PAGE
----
Composing Defences: The Case for Building Defence in Height

Posted by Andy Ellis on 7/12/18 7:27 AM
Andy Ellis
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Often, in the information security community, we bandy about terms like “defence in depth” or “layered defences.”  Most of the time, it’s just a platitude for “buy more stuff.” It’s worth exploring the way these terms evolved, and how we should think about defensive architectures in the world defined not by physical space, but by network connectivity.

“Our goal should be to create defence in height, where we know how our defences work together towards defeating adversaries.”

In the flat space of military defences in the pre-WWII area, defence in depth would refer to one of two concepts.  In the first mode, it was a set of defences which interlocked in some form -- consider a castle wall, a moat, and a set of guards atop the wall.  Each of these defenses, individually, was trivially defeatable, but together, they multiplied. While an adversary was busy crossing the moat, they were easy to shoot at.  The moat made it hard to scale the wall. The wall gave defensive cover to the guards. US_Army_crossing_the_Rhine_on_heavy_ponton_bridge_at_Worms,_March,_1945In the second mode, it was about depth in distance - consider the depth of the Soviet terrain as they fell back in World War II, and the lengthening of the attacker’s supply lines as weather set in.  “Never get involved in a land war in Asia” is good advice for a reason.

Integrating defences relies on some basic features of the physical world.  Adversaries occupy space across a period of time. Defenders can trivially observe adversaries - the Mark One eyeball is generally ubiquitous across history.  But when defences integrate, it may be easier to think of them as stacking – defence in height.

When defences fail to integrate, allowing an attacker to sequentially defeat them – consider a set of hurdles in a line – then depth may be the correct way to consider the dimension.  Consider a pair of identical, locked doors, Bank Vaultwith a small, unmonitored space between them.  While an attacker may take more time to defeat the doors (either using lockpicks, slides, or a purloined key), neither defence is actually made harder by the presence of the other.

Sometimes, defences don’t even stack.  Defence in breadth represents a set of defences that present a choice to an adversary, where they can opt not to engage in a defence, by going around it.  The postern gate provides an alternate path for a spy than the front gate; the Maginot Line could be gone around; any of a dozen servers in a network DMZ can be breached to provide access to an intranet.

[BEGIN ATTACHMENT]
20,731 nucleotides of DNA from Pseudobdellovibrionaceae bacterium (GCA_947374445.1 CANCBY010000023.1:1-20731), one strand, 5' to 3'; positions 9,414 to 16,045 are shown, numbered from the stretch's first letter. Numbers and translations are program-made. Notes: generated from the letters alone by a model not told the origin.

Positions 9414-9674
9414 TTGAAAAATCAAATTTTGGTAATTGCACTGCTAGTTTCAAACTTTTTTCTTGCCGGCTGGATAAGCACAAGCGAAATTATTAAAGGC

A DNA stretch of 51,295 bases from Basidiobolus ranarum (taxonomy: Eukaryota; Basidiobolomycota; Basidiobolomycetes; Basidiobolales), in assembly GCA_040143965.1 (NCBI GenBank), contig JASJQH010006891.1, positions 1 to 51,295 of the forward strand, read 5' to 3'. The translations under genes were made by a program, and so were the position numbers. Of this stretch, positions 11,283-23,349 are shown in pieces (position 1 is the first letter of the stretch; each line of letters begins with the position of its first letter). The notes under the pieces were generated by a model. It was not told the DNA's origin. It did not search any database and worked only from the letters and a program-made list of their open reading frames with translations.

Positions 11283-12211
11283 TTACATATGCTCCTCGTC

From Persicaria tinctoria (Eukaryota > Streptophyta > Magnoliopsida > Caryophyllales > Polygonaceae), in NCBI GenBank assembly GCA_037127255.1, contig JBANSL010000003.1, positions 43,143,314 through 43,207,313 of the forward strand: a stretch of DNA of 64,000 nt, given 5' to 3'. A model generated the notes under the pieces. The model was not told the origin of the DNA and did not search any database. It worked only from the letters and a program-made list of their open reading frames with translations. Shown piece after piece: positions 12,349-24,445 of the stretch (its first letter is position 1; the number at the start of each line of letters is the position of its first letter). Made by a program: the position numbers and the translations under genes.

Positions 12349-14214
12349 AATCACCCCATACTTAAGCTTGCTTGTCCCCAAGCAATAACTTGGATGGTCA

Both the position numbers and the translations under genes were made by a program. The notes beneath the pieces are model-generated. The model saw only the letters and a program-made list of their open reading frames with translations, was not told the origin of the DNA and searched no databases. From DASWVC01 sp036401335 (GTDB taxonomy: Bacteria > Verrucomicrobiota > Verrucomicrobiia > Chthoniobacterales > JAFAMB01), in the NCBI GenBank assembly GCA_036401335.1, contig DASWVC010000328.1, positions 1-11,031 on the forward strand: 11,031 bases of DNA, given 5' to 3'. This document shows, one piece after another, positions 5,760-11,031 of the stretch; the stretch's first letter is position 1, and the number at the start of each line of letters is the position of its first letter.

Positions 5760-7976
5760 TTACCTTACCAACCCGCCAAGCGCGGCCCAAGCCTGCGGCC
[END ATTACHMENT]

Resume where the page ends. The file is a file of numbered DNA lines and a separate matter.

The lesson for defenders is to understand both the system you’re defending, and how its defences work – or don’t ­– together.  Increased complexity may be an indicator of defences in breadth, often with “layered” defences where the defeat of one could go undetected.  Our goal should be to create defence in height, where we know how our defences work together towards defeating adversaries.

How do we approach improving our defences?  

  1. Observability: One way is to flip our mental model, and consider ourselves as attackers, and the adversary as a defender.  In the same way an adversary might conduct surveillance on our defences, we need to surveil the adversary as they defeat our defences.  We should consider our boundary systems as the adversary’s, and ask, “How can we see the adversary conducting an operation?” While an adversary’s dwell time inside our perimeters might not need to be long to accomplish their goals, how can we observe artifacts of their presence?

  2. Visibility: Another approach is to understand that our perimeters are almost always wider than we understand.  When we try to govern our systems, we often start from the best maintained systems and work outward;  adversaries will start from our worst-maintained systems and work inward. We need to aim to operationalize the same visibility and maintenance practices across our entire perimeter stack, so that we understand our risks, and not bury them deep as a footnote in our assessments.

  3. Simplicity: A third approach is to reduce our perimeter entirely.  Simplifying our defensive models makes them easier for us to understand, and reduces the possibilities for adversaries to penetrate through unknown ways.  This may involve partitioning our system clusters, so that lateral movement is restricted, and each network architecture becomes understandable.

All of these approaches have value in improving our defenses, and restoring height to our walls in meaningful and helpful ways.

This article was originally posted here on www.csoandy.com

Topics: CSO Insights

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